Love and Life's Adventures
About The Author
Robert Corfe is a prolific author who has written extensively on the benefits of social capitalism. He is a political scientist and businessman, with considerable experience of political life, and in this book, for the first time, are assembled together a remarkable collection of far-seeing articles originally published in the Finnish press in the 1960s. They comprise essays on political and social topics on Scandinavia and Britain, a satirical short story, and a major lecture on the future of Europe which predicted some of the future problems of the EU almost fifty years hence. For many years he was a senior manager in manufacturing industry, and later a management consultant advising SMEs, usually in the engineering sector. He is also the author of three autobiographical books under different pseudonyms: Death in Riyadh dark secrets in hidden Arabia (Geoff Carter), based on his experiences as a businessman in the Middle East in the 1980s; My Conflict With A Soviet Spy the story of the Ron Evans spy case (Eddie Miller), based on his adventures in Scandinavia in the 1960s; and, The Girl From East Berlin (James Furner), an epic novel relating the story of his love affair in the old German capital at the end of the 1950s. In 1987 he founded the Campaign For Industry, to which he was elected Chairman, and for which he wrote many pamphlets on the problems of contemporary business. His broad experience, frequent travels overseas, and years of residence in Continental Europe have given him a unique perspective of socio-economic issues.
About The Book
This is a penetrating study of many aspects of life, thought, and everyday existence in Scandinavia, as experienced through the author’s 9-year residence in the enlightened far north in the 1960s. Robert Corfe is primarily known as a thought-provoking writer of books published in the 21st century, but this work comprises a selection of his articles published in the Finnish press, popular magazines, and learned journals in the 1960s.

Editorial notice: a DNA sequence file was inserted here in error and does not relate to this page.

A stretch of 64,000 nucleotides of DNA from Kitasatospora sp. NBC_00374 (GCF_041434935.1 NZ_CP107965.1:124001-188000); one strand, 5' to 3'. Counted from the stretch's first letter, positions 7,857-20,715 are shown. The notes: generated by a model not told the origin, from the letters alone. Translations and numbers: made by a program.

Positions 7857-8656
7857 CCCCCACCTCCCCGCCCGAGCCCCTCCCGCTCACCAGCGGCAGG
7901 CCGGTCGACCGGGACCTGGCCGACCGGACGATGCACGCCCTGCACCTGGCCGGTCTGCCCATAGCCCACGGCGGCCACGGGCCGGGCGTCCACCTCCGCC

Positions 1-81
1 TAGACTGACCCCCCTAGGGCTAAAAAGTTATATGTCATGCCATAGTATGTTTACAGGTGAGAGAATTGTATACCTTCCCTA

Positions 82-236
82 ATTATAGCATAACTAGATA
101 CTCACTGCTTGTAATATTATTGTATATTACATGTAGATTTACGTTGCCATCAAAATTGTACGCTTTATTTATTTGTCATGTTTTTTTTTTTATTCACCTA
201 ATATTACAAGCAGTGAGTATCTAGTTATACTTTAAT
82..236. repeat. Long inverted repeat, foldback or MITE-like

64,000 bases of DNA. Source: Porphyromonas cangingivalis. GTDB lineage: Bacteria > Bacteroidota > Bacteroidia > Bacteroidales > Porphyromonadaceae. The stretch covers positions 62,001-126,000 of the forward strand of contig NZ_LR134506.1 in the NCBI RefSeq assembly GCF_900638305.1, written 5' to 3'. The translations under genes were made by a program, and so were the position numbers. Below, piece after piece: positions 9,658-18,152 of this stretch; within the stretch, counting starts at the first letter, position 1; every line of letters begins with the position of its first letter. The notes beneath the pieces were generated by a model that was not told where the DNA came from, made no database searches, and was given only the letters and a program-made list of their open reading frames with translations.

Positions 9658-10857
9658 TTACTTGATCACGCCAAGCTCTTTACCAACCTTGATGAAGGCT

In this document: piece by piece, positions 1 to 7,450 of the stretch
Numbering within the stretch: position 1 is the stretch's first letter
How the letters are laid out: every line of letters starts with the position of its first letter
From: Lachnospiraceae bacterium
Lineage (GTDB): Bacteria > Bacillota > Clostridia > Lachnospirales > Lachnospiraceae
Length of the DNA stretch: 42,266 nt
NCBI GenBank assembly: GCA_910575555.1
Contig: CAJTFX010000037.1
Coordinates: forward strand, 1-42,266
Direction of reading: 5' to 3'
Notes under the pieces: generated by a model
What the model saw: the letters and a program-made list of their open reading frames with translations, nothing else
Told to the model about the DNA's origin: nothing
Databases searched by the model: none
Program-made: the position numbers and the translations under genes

The collected articles are put into context for a contemporary readership by a lively introductory chapter entitled, Seeing The Future Through The Past, which describes how Scandinavia was 50 years in advance of Britain in terms of political thinking and social development. And now Britain has caught up and shares in the benefits and also the dis-benefits of a modernised technological society.
Of considerable interest are the articles on British society and its problems, as viewed through the eyes of a British resident acclimatised to the cultural environment of Finnish life. The articles reflect clearly the development of the author’s political ideas on the need for a classless society in more effectively contributing to communal prosperity and internal harmony.
The Scandinavians’ enviable policy of neutrality and disengagement from the conflicts of the great power blocs in achieving national security is highlighted as contributing to the happiness of their people. In view of an impending new Cold War between Russia and the West, the arguments developed are perhaps of greater significance today than when they were formulated more than 40 years ago.
Many of these ideas were to be given greater depth in the author’s major works published many years later in the 21st century. Perhaps most entertaining in this collection is the delicious satirical story, What The Watchdog Saw, a savage attack on the absurdities of the British far left as well as those of the far right.
As a percipient introduction to the mindset of the enlightened Scandinavian people, based on both scholarship and personal experience, this book could hardly be bettered for such a purpose.